Why Css

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Why use Cascading Style Sheets?

  1. By editing a single CSS file, you can make sitewide design changes in seconds.
  2. CSS lets you output to multiple formats quickly.
  1. CSS lets you use logical names for page elements. You can, for example, give a DIV the name "header", or a H1 the class "headline". It's self-describing.
  1. External CSS files are cached by browsers, improving load time.
  1. CSS eliminates the need for messy code -- namely font tags, spacer gifs and nested tables. This improves load time and makes developers' lives easier.
  1. CSS lets you do things normal HTML doesn't. Examples: better font control, absolute positioning, nifty borders.
  2. Practical use of CSS encourages proper HTML structure, which will improve accessibility and search engine placement.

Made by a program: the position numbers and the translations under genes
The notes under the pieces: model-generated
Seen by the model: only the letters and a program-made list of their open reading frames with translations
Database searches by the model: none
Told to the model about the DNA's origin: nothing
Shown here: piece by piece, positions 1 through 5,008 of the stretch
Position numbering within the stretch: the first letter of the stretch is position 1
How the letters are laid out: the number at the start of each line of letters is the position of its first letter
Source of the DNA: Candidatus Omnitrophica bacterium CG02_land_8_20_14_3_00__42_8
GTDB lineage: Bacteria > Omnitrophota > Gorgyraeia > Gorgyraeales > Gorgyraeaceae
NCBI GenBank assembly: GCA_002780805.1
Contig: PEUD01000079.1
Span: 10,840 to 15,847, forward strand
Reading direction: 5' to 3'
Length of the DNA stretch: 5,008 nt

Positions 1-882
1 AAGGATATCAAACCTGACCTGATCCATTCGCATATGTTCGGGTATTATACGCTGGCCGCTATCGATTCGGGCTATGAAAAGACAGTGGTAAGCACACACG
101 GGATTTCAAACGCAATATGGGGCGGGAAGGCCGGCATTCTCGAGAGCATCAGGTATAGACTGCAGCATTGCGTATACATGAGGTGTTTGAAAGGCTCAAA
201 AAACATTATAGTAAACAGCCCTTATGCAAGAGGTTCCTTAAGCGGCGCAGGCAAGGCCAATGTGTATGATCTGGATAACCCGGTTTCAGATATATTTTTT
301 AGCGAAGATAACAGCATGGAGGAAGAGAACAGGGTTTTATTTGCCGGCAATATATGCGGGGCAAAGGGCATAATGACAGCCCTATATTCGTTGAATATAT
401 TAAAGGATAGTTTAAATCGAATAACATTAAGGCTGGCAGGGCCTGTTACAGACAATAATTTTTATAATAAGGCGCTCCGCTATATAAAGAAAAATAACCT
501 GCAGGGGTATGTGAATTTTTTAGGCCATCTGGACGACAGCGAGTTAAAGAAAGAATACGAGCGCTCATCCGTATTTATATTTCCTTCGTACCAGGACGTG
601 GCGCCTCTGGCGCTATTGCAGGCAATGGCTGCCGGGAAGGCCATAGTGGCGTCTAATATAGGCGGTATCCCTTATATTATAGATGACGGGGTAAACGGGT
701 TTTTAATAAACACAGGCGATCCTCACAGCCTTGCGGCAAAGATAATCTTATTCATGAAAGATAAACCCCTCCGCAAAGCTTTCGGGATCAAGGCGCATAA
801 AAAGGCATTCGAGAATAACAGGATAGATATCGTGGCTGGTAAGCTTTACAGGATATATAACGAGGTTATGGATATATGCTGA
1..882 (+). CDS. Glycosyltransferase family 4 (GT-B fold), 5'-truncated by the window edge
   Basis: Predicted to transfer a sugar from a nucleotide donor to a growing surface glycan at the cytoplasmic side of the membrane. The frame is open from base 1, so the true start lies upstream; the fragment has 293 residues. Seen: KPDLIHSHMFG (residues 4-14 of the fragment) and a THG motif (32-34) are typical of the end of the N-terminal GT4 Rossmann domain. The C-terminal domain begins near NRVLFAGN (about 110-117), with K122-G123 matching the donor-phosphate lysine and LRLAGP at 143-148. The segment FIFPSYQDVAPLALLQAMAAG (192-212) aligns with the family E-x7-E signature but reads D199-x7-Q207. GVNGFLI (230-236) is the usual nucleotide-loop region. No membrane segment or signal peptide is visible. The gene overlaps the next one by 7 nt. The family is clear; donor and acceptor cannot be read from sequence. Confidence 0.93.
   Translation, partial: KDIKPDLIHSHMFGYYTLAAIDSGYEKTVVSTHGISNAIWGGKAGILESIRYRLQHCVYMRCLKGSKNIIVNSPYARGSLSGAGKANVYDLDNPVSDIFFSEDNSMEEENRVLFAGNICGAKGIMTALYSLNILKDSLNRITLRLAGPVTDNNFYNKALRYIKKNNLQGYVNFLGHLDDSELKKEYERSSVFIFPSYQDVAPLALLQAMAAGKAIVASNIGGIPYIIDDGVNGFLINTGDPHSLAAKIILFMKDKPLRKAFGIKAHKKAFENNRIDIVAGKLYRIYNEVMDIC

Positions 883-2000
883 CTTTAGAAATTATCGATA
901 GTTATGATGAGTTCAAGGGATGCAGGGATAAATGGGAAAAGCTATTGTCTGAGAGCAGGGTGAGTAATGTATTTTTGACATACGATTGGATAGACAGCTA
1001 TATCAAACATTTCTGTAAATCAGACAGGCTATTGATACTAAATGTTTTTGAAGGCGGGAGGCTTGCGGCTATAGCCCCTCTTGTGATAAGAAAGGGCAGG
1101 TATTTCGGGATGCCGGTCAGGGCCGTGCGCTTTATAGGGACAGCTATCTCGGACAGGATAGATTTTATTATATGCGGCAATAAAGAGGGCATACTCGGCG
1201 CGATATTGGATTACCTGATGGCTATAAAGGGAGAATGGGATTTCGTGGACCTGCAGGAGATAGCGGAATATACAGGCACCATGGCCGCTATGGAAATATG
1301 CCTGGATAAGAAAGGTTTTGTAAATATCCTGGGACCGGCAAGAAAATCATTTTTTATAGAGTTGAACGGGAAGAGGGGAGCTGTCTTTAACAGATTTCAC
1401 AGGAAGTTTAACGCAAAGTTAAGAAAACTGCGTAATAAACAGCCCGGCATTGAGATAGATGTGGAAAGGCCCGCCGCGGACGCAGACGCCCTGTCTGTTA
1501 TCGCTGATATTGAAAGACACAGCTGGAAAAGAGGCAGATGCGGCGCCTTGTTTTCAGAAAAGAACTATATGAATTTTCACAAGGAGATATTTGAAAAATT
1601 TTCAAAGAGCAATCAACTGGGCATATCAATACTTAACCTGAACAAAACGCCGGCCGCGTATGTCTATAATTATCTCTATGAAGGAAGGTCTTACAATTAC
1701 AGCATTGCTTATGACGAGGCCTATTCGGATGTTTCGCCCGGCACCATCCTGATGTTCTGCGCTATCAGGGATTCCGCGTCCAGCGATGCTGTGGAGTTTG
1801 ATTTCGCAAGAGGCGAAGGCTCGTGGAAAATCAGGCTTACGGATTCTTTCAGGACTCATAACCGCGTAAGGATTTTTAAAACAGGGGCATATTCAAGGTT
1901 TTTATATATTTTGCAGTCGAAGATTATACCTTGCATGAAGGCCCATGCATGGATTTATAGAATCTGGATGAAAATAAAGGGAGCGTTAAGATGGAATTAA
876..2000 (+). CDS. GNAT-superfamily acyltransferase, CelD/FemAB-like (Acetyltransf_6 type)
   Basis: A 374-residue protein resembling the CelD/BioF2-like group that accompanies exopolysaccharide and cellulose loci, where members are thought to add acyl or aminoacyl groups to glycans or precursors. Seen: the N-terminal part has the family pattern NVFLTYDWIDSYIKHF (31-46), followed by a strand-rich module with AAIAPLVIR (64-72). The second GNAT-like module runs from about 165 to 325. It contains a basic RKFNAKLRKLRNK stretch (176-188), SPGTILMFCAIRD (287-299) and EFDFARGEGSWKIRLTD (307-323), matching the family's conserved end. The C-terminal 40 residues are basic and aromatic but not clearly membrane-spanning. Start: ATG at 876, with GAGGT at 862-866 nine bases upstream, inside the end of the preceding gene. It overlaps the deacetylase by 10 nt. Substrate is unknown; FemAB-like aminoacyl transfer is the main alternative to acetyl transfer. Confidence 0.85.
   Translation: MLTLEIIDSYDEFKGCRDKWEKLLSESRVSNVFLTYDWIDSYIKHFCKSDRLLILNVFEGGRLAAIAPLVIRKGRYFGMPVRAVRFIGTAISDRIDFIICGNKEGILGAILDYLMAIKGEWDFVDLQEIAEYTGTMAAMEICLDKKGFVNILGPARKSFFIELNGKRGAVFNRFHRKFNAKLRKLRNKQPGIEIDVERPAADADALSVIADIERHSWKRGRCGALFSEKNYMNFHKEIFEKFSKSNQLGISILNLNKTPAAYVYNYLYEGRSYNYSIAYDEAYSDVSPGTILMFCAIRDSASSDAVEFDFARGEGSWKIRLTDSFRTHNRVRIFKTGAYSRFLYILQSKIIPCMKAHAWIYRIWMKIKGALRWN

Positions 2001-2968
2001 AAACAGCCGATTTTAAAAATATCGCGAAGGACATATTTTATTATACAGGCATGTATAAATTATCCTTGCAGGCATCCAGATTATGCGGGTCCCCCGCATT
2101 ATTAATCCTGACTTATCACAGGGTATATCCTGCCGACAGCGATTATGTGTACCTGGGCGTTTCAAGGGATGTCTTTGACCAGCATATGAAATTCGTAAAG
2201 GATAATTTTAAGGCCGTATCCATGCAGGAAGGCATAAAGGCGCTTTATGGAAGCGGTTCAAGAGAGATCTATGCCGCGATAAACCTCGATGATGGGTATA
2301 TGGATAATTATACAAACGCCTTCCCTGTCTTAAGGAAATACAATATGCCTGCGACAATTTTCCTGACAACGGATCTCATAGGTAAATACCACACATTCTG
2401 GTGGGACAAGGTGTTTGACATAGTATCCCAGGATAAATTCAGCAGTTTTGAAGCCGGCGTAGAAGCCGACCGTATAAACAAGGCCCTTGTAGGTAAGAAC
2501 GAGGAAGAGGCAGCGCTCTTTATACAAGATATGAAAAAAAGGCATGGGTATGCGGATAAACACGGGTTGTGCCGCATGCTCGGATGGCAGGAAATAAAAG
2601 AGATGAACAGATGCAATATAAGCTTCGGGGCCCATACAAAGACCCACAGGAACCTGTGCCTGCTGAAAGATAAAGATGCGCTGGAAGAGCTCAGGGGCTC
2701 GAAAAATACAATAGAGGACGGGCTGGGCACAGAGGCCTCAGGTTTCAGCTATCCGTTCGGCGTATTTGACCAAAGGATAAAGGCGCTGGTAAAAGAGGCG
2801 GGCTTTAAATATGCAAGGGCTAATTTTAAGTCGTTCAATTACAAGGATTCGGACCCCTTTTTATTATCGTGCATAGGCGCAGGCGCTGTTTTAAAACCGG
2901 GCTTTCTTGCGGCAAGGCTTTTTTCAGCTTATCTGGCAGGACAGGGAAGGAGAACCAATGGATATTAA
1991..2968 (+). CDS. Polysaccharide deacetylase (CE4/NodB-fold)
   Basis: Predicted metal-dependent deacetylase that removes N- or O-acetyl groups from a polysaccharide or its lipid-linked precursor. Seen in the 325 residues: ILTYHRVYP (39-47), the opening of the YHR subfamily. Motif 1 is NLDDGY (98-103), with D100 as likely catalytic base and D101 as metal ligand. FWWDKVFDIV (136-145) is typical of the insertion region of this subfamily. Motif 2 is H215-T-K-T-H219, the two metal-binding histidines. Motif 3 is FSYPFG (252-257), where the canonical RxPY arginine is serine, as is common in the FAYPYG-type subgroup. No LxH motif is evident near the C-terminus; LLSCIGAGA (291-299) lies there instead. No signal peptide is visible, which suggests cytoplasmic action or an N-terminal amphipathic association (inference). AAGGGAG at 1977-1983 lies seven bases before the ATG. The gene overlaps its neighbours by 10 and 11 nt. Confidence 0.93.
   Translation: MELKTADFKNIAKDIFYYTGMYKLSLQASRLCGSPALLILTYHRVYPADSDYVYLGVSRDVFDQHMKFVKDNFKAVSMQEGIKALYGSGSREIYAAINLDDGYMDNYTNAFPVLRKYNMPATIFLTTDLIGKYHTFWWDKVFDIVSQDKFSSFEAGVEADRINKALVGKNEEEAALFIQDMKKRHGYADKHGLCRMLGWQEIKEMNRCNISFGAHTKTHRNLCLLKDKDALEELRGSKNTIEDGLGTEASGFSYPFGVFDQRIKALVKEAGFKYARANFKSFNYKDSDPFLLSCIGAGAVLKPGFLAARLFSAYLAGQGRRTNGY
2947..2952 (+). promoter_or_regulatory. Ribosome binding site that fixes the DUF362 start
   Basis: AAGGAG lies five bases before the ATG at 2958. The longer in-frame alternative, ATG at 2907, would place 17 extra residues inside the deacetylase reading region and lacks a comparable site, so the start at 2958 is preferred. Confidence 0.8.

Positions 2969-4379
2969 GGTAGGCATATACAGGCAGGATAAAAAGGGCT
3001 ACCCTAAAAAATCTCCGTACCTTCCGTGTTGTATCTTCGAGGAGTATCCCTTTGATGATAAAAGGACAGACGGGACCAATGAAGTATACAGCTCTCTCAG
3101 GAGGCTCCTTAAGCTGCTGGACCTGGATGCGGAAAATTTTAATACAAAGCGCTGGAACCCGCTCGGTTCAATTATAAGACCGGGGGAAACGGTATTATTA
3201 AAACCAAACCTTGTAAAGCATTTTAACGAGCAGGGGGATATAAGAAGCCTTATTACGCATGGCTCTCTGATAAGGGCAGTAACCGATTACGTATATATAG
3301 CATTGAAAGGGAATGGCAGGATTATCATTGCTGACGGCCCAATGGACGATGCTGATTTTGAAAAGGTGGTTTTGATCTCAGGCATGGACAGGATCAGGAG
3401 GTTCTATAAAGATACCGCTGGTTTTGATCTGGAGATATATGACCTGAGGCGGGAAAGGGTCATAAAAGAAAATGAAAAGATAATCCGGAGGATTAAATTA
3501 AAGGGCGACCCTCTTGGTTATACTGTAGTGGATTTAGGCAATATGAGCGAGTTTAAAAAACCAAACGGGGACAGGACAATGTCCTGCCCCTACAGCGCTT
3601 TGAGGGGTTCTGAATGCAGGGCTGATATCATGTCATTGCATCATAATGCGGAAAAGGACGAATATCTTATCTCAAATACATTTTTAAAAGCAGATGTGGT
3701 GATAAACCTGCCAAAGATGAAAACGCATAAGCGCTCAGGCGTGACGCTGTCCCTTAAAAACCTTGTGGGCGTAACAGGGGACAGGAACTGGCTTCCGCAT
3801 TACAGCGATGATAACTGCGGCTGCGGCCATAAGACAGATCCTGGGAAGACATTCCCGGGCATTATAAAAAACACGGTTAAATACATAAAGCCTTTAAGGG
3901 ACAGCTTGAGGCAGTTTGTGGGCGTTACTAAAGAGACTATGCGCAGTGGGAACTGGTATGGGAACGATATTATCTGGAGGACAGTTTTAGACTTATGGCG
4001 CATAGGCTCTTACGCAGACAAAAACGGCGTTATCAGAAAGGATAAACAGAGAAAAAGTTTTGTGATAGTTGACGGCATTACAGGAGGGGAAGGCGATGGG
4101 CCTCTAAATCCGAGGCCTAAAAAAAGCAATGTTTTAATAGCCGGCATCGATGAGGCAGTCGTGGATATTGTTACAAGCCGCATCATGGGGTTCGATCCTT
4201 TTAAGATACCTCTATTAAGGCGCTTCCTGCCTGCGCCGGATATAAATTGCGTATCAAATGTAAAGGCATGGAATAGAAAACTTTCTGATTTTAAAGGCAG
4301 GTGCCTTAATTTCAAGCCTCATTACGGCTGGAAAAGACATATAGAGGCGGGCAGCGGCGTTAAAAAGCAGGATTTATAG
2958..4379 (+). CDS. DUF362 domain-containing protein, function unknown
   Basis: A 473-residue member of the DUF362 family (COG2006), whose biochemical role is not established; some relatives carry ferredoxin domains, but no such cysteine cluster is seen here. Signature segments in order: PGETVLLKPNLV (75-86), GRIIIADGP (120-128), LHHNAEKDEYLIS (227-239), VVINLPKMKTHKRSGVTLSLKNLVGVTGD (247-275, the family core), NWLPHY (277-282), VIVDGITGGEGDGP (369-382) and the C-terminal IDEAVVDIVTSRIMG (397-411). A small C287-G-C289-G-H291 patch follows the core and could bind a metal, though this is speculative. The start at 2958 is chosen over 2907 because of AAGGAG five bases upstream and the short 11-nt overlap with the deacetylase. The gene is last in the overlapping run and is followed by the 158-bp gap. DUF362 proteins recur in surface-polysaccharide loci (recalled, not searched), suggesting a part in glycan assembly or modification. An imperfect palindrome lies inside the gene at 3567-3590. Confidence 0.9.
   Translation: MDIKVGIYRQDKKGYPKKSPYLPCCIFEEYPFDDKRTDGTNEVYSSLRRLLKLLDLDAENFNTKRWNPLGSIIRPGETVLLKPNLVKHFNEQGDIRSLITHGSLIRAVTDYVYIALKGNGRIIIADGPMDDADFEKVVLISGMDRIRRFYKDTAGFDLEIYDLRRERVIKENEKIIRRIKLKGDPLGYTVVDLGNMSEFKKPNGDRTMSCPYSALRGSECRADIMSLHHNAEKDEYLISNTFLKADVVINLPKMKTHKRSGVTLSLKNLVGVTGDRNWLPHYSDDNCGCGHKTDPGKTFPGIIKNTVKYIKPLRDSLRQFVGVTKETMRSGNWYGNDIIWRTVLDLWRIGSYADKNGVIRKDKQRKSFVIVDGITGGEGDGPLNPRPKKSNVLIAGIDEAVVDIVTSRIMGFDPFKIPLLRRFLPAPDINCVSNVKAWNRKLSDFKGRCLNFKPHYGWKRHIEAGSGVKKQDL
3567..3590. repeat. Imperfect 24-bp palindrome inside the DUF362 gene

1. CSS's :hover Pseudo Class cuts down on the need to use Java Script onmouseover calls.
  1. If you want valid XHTML Strict you have to use it anyway

Owen Briggs has a good self-described rant on this topic:

 Whatever for?

An interview with published CSS author, Christopher Schmitt, covers the Top 10 Reasons to Learn CSS.

A number of projects are dedicated to advocating these assertions (not confined solely to CSS):

  • http://webstandards.org/ - A grassroots coalition fighting for standards that ensure simple, affordable access to web technologies for all.

But see also What Css Needs

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